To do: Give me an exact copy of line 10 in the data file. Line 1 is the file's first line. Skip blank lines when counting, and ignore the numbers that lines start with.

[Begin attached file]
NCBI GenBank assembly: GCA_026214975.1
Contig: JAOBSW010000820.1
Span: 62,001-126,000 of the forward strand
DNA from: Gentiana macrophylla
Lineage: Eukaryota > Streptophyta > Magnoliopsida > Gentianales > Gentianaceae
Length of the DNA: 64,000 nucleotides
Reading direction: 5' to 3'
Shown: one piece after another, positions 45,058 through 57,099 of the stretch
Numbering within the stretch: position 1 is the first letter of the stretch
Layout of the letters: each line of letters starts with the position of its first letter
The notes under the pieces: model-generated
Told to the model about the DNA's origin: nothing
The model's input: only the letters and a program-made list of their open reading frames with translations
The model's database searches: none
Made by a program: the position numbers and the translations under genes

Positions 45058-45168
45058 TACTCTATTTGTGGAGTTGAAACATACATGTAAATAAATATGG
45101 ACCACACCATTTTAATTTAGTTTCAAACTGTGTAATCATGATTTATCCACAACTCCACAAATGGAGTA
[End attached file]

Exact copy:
Layout of the letters: each line of letters starts with the position of its first letter